Data is increasingly at the heart of all modern businesses and technology is key to acquiring, processing and making sense of it all to improve the customer experience and insurers’ ability to assess risk more comprehensively. Companies like Insurdata provide peril-specific, current, accurate data at the highest resolution globally for all lines of business to assist risk assessment. Another example is Cytora who utilise artificial intelligence and machine learning to transform billions of external data points into a risk solution which simultaneously improves the accuracy and sophistication of risk selection and removes friction associated with the insurance buying process by replacing questions with thousands of data inputs, enabling underwriting to be completed more quickly. This focus on obtaining external data can help improve the customer experience (as customers need to provide less information) as well as improving the insurer’s ability to assess risk (as the external information is often better and has a wider scope than that provided by the customer).

While these examples are encouraging, it remains the case that many of the new innovative and disruptive fin/insurtech firms that have sprung up are at risk of being purchased2 by the incumbent players in the industry and may disappear inside the larger corporate body. The danger remains that by buying a fintech, the incumbents feel they have fulfilled their innovation requirement, but nothing has truly changed at the core of their business.

The old adage of ‘Innovate or die’ remains highly pertinent for an industry that needs to embrace the potential of technology soon or face becoming increasingly irrelevant.

Despite the embryonic evidence of new disruptive firms and technology solutions appearing in the industry, incumbent insurers remain behind the curve when it comes to leveraging the benefits of new technology. The old adage of ‘Innovate or die’ remains highly pertinent for an industry that needs to embrace the potential of technology soon or face becoming increasingly irrelevant. Innovation is as much about mindset, attitudes and behaviours as it is about new technologies and solutions. The real revolution required is to evolve the prevailing culture across the industry so that organisations become more inquisitive, agile and willing to explore the benefits new technologies may deliver.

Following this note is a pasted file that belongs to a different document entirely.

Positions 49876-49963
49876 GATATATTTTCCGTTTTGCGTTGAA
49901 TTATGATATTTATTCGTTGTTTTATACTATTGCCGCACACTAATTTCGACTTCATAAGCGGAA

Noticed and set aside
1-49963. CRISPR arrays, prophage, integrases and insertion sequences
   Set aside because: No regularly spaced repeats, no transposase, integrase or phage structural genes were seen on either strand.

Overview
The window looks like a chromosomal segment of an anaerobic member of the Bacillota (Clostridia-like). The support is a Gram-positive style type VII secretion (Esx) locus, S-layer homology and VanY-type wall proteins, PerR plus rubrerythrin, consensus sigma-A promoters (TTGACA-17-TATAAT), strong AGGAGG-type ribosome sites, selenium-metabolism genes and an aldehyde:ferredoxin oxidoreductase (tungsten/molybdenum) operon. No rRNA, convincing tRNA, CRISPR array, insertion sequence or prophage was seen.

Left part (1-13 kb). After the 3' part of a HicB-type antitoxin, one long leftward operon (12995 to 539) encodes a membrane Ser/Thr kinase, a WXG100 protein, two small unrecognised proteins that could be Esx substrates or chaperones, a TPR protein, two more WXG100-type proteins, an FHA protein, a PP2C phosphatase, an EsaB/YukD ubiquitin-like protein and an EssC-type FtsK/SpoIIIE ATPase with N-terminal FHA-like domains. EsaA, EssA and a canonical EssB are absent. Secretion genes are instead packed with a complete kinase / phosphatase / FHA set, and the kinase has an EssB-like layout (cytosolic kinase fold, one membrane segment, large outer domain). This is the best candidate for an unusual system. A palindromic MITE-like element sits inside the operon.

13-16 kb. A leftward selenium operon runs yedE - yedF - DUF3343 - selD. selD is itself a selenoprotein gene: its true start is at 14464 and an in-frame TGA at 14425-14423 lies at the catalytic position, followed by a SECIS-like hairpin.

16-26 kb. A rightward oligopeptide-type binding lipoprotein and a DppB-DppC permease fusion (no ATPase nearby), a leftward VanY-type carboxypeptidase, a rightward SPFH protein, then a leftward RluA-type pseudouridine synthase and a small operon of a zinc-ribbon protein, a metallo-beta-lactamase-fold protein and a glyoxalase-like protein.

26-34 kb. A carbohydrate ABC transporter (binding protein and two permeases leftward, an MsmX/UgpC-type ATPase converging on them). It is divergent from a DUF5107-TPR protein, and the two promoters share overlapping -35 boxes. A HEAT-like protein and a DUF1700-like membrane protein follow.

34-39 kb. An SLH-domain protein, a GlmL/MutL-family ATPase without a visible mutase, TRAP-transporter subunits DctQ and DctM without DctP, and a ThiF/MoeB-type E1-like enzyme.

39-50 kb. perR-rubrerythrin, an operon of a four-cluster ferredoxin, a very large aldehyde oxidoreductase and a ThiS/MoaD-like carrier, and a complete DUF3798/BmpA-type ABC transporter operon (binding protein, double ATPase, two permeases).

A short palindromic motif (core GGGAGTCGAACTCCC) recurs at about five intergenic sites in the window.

1 https://www.raconteur.net/risk-management/insurance-playing-catch-technology
2 https://www.realwire.com/releases/Investment-in-Insurtech-Helps-Drive-Fintech-Boom

 


Want to read more?

Part 1: Dawn of the Revolution?
In the first of a three-part series of articles, James Lay and Matthew Jones from Simplitium examine the need for the insurance industry to urgently embrace the benefits of adopting new technology solutions.

Read Part 1 >

Part 2: Overcoming Inertia
In the second of our three-part series looking at technology adoption in the insurance industry, James Lay and Matthew Jones explore how firms need to adopt a new way of thinking to truly harness the benefits of new technology solutions. 

Read Part 2 >

Part 3: Embrace the Challenge
In the final part of our series looking at technology adoption in the insurance industry, James Lay and Matthew Jones from Simplitium urge firms to embrace the challenge of integrating new technology solutions into their business to allow them to meet growing demands from the marketplace.

Read Part 3 >